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Florida Keys: The keys to happiness

Aerial shot of the Lower Keys.jpg
Aerial shot of the Lower Keys.jpg

Quirky, quaint and downright curious: on a self-drive tour of the Florida Keys, Pippa Jacks finds it impossible not to relax

If you must have the misfortune of getting lost in a dodgy part of downtown Miami, driving an unfamiliar car, then there are certain vehicles in which you have a better chance of blending in.


Unfortunately, a canary yellow convertible Mustang – with the top down and suitcases on the back seat – is not one of them, and my female friend and I are suddenly starting to feel very conspicuous.


It’s a wonder we even made it out of the airport: our Mustang is so huge and button-laden, it’s like driving a spaceship, and we had to do several practice laps of the car-park (much to the amusement of the Avis attendants).


With stress-levels sky high, I frantically scour a clutch of maps while we crawl around a dilapidated housing estate, trying to look as bad-ass as we possibly can.


After heading in the wrong direction more than half an hour, I realise I’ve mis-spelt “Islamorada” on the sat-nav, and we start heading in the right direction (south) on US Highway 1.


“Looks like you girls need a glass of champagne,” the receptionist at Cheeca Lodge sympathises, as we collapse into the chairs at the check-in desk, visibly traumatised. Never has a glass of bubbles been imbibed so quickly.


Happily, it is impossible to remain tense at Cheeca Lodge for long, and when we wake at 5.30am, throw open the balcony door, and lay eyes on the turquoise sea for the first time, we’re almost grateful for the jet lag that’s awoken us so early.


And we decide to iron out any last vestiges of tension with a smug sunrise yoga session in the gardens by the pool.

In good company
I’m not the first visitor to have come to Cheeca Lodge to relax: it first opened in 1946, and framed photos in the lobby display some of the hotel’s high-profile guests, including golfer Jack Nicklaus and former president George Bush Senior.


It’s one of the larger hotels in sleepy Islamorada, which is a collection of smaller islands, covering 20 of the archipelago’s 130 miles.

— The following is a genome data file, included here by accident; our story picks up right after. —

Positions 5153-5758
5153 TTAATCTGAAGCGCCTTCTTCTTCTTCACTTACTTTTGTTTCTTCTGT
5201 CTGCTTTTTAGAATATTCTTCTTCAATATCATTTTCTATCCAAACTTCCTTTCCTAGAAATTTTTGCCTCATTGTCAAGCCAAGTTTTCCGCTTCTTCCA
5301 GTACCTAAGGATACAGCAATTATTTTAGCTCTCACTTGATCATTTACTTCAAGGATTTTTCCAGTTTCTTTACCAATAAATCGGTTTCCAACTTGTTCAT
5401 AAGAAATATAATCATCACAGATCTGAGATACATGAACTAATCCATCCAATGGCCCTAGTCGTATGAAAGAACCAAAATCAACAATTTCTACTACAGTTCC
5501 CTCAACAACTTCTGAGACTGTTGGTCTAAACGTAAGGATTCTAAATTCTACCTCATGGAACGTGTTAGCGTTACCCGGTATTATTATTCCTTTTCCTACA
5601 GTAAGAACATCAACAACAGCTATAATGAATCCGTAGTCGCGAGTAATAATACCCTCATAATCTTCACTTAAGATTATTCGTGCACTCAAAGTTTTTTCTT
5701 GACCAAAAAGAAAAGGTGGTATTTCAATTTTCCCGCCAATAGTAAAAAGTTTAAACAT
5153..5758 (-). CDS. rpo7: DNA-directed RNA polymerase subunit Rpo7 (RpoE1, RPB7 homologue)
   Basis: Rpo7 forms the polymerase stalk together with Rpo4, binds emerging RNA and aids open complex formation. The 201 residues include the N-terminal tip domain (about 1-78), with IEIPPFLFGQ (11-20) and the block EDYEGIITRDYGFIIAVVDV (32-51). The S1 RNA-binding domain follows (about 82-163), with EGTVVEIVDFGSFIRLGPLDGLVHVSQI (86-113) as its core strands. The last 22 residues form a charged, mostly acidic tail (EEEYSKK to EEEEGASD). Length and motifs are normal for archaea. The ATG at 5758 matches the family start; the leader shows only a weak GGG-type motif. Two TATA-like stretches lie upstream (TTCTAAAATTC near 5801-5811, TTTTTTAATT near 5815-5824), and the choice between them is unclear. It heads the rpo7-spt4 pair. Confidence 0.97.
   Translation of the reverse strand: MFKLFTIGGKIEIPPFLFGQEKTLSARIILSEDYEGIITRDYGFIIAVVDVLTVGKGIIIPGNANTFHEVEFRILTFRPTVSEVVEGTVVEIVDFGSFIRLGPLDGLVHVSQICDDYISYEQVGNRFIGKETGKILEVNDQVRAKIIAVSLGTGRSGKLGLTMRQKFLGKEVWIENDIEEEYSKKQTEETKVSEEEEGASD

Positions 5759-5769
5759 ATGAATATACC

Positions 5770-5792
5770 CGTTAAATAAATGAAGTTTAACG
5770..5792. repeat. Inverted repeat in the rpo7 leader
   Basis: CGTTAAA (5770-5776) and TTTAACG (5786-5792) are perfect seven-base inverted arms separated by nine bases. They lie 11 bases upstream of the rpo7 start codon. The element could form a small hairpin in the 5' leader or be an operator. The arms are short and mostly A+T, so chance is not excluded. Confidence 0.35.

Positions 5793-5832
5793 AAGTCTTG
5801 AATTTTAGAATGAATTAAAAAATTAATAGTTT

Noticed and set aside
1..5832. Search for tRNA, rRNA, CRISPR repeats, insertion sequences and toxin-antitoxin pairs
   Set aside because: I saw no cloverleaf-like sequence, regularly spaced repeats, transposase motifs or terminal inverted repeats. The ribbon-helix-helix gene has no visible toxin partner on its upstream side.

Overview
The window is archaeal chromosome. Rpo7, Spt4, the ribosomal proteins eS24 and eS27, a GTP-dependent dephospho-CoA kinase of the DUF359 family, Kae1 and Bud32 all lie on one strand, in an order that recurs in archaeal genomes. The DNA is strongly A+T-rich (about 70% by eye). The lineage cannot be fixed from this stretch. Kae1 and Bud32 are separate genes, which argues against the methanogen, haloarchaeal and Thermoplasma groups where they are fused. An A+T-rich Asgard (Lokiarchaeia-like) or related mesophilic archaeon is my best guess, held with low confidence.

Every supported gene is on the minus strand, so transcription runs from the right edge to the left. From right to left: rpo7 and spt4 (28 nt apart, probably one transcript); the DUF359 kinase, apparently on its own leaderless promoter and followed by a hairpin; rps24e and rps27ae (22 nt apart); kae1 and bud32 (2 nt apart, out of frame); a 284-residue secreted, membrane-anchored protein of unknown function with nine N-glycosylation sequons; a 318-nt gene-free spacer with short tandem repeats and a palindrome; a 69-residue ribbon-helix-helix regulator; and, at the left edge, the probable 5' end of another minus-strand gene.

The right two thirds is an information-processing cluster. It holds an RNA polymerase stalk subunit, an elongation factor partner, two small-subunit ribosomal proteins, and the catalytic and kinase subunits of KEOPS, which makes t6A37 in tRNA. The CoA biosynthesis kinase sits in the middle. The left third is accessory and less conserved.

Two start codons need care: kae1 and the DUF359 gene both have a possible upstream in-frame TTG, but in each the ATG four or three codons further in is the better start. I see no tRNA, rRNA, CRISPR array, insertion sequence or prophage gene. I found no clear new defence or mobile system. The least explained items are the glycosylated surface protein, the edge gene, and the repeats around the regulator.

Fishing is one of the biggest attractions of the Florida Keys, with sailfish, marlin, tuna and kingfish coming close to the shore, while the “backcountry” flats teem with tarpon and bonefish.


Today I’m more interested in eating fish than catching it, and lunch upon crunchy, coconut-crusted shrimp at Islamorada Fish Company - a decidedly kitsch restaurant over the marina, with huge plastic marlin dangling from the rafters.


There are few natural sand beaches in the Keys (some hotels buy it in), but the fact the coral Keys offer such rich dive sites so close
to shore explains their appeal to divers and snorkellers.


You don’t need to be a diver to enjoy Islamorada’s History of Diving museum though: a funny little attraction that I have almost to myself, where I spend a fascinating two hours discovering how diving techniques and equipment have developed across the centuries.


Quirky attractions is something the Keys does very well, from tours of the old city morgue in Key West, to Jules’ Undersea Lodge on Key Largo, where guests can spend the night in an underwater capsule.


And the Keys have attracted more than their fair share of writers, hippies and odd-balls over the years, thanks to its relaxed Caribbean vibe (Key West is closer to Cuba than to Miami).


More recently, they’ve attracted Hollywood, with the drama Bloodline, starring Sissy Spacek and Kyle Chandler, being filmed at Islamorada’s exclusive resort, The Moorings.



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